Remote Aboriginal women and meaningful work: key dimensions for Ngaanyatjarra women
AffiliationMelbourne School of Population and Global Health
Document TypePhD thesis
Access StatusOpen Access
© 2018 Dr. Rosalind Beadle
This study depicts how Ngaanyatjarra women in a remote Aboriginal Australian community collectively initiated, developed and managed a suite of community service activities. It describes the development of the activities, a supportive workplace and a worker role meaningful and congruent with the social and cultural contexts of their lives. Using ethnographic methods, it outlines the women's activities and their descriptions and interpretations of these to reveal key dimensions of meaningful work and effective workplace structures and processes that enabled productive work engagement. The epistemological foundations of the research, based on a call for ethnographic research to be “inherently advocative” and emergent from “community-defined needs” (American Anthropological Association, 2002), reveals important insights for politicians, policy and program developers about productive and meaningful work for Aboriginal women in remote communities with crucial implications for government policy linking income security with work engagement.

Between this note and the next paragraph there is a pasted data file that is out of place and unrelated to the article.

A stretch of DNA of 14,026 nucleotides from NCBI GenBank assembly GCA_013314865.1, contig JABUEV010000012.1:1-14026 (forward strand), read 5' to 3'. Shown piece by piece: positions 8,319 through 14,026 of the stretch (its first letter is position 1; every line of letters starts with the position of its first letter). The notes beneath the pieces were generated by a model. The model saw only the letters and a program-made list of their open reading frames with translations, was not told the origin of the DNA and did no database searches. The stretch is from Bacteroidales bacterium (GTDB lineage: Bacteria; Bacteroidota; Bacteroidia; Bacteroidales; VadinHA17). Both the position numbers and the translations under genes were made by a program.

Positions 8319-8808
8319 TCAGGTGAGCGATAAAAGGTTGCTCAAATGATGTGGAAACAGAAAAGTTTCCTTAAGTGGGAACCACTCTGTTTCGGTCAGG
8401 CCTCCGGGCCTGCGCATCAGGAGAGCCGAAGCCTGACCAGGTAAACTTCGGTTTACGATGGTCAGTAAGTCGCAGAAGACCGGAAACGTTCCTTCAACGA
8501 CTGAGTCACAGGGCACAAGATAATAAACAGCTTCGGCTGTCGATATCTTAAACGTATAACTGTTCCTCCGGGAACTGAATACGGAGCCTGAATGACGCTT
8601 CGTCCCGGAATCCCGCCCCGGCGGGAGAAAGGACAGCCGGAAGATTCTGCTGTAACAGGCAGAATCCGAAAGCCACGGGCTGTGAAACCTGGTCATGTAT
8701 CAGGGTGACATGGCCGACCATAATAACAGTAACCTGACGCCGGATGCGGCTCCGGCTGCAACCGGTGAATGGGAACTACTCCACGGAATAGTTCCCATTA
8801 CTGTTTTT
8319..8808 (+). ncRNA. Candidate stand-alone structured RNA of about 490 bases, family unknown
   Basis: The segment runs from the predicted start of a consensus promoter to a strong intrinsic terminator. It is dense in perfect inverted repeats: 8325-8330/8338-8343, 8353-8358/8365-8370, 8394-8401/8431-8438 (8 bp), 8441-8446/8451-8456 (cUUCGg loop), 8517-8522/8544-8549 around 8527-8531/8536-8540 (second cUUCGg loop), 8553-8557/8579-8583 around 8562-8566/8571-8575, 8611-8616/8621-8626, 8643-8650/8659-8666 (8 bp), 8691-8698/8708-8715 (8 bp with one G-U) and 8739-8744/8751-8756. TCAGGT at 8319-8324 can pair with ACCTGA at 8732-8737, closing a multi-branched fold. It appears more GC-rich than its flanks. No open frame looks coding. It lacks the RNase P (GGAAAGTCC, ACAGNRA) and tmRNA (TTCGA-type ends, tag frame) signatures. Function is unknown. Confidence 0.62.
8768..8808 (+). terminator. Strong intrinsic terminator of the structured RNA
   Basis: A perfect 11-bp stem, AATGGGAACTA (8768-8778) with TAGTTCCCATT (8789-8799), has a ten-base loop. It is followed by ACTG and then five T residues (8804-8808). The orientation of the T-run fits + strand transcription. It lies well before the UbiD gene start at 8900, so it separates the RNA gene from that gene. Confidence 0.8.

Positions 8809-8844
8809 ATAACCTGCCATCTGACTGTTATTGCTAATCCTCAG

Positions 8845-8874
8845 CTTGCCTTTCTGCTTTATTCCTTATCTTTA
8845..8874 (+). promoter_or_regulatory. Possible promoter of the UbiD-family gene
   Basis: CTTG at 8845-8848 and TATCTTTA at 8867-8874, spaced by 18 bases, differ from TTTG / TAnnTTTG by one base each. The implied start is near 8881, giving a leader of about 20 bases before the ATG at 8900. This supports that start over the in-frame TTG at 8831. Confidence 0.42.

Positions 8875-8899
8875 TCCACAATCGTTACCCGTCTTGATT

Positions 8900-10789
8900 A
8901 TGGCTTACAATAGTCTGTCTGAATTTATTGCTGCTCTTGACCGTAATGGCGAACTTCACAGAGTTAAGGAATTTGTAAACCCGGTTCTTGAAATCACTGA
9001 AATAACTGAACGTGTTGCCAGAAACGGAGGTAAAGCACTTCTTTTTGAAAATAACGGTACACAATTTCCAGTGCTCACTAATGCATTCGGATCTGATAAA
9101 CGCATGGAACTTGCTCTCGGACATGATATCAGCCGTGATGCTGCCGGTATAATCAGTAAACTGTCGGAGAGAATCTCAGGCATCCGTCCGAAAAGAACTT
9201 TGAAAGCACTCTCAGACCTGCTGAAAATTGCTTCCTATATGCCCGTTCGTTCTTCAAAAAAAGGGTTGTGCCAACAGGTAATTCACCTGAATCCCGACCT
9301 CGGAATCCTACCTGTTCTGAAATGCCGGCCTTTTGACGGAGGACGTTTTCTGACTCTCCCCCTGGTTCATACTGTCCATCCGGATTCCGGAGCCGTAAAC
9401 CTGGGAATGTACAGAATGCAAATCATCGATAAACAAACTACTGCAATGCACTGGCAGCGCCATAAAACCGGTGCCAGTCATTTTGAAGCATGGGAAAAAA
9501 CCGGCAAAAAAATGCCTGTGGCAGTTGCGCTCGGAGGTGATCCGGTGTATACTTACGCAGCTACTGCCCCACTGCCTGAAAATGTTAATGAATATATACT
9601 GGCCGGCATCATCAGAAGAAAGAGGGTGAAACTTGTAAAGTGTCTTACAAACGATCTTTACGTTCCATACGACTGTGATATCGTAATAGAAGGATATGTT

Keywordsremote Aboriginal; Ngaanyatjarra; workforce participation; entrepreneurship; collaborative ethnography; Indigenous policy
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